Denada, an album of big band compositions by the talented Norwegian trombonist/composer Helge Sunde, is amazingly complex and original music that brings to mind the work of Maria Schneider. In fact, had I encountered this album in a blindfold test, I would have said immediately that it was a new album by Schneider.
Sunde's music examines themes seldom explored by jazz. On the opening piece, "IO," for instance, the pontillistic opening salvos gradually give way to a swinging counterpoint. This piece is followed by the hauntingly beautiful "Requiscat in Pace," a ballad featuring Schneider-like dense chords and a tremendous, mournful solo by tenor saxophonist Atle Nymo.
The title piece is a hard-driving composition with a Latin underbeat, featuring excellent solos by Petter Wettre (alto) and Borge Are Halvorsen (baritone). Sunde explores Norwegian folk music on "Om Kvelden" ("At Dawn") and follows this with "Small Landscape," a tour de force for percussionist Marilyn Mazur.
Denada is so good that it deserves to be experienced in toto. The various compositions have an overarching flow that gives them a conceptual unity which one seldom encounters in jazz. Helge Sunde and his band have produced an album that is both thought-provoking and forward-looking, but never loses its will to swing. Denada is by far one of the best albums of big band jazz of the last decade.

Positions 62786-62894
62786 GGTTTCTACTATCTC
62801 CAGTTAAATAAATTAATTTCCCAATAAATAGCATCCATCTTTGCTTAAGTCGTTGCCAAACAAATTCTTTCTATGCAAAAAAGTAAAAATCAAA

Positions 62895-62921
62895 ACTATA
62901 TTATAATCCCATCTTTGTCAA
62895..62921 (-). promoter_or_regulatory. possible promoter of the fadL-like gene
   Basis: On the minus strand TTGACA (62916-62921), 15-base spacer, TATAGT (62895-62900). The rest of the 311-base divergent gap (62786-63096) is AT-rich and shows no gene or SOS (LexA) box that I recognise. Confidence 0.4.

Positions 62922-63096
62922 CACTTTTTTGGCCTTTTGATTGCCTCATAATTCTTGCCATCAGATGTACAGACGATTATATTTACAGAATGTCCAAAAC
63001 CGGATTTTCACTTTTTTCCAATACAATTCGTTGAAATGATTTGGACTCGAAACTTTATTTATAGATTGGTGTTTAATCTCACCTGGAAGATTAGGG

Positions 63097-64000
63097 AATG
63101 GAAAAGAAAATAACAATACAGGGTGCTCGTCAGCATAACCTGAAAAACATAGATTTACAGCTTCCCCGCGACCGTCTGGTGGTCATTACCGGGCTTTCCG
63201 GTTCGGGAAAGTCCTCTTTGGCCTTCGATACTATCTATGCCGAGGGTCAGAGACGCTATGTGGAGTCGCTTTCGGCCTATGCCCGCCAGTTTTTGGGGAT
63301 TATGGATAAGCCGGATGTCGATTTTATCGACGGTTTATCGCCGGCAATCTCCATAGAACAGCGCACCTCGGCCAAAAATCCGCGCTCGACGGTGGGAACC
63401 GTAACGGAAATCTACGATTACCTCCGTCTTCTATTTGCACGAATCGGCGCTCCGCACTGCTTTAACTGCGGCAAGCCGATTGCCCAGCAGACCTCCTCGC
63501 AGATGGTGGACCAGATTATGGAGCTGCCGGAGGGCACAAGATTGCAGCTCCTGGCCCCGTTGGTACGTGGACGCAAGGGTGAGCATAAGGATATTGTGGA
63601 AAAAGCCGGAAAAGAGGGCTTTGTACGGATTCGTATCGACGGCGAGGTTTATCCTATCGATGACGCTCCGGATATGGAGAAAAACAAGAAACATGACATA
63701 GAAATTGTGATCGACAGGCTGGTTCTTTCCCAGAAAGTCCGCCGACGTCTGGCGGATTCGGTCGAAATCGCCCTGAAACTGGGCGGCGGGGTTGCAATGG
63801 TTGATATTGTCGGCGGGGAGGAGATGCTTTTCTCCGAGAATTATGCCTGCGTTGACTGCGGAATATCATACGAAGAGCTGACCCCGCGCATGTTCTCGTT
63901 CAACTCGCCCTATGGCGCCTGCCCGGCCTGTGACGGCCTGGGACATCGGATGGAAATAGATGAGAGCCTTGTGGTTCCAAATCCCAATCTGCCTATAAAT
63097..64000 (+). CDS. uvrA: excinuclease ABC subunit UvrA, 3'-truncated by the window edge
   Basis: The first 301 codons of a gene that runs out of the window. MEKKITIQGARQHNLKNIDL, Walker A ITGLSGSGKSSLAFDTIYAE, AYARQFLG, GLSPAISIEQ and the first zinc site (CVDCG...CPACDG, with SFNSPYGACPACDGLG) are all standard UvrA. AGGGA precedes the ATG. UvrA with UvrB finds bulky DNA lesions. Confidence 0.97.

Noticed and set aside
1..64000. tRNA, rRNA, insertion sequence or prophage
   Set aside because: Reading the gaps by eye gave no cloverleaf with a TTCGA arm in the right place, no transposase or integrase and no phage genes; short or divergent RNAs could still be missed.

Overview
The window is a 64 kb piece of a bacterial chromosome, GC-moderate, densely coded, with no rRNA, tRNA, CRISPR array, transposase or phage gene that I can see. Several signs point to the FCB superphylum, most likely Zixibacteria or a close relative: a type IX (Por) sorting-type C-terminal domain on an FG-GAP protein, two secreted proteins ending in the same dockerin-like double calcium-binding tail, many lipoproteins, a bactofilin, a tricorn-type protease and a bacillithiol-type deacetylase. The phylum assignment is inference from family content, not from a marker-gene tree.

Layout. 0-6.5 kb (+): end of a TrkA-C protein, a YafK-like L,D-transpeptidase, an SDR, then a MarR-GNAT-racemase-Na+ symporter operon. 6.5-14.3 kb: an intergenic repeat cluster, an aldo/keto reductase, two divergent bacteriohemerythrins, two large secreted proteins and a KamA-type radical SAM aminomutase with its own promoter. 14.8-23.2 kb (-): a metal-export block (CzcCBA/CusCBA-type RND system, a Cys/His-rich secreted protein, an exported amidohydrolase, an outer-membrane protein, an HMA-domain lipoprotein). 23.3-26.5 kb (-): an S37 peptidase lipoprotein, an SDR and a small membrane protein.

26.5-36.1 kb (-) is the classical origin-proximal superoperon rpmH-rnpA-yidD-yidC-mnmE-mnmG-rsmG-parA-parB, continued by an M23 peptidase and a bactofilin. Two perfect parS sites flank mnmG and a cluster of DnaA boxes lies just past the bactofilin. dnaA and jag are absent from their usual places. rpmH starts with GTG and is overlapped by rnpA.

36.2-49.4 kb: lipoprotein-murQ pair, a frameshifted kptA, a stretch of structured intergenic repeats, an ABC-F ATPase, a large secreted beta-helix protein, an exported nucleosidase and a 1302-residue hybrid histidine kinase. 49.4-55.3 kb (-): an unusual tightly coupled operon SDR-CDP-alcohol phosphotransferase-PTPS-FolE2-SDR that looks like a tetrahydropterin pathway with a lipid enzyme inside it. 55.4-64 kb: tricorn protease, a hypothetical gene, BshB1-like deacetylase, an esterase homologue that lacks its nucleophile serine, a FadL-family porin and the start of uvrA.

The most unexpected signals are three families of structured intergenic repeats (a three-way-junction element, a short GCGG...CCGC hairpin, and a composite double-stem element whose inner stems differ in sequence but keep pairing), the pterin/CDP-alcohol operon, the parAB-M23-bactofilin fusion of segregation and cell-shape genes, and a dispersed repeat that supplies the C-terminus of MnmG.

I love jazz because I am a singer and jazz inspires me.
I was first exposed to jazz when I was a baby. I grew up in a a musical family.
The best show I ever attended was Dianne Reeves with Romero Lubambo in Rio de janeiro, and Youn Sun Nah at the Vancouver
Jazz festival in 2010.
The first jazz record I bought was Sarah Vaughan.
My advice to new listeners is keep your ears and heart opened for good music.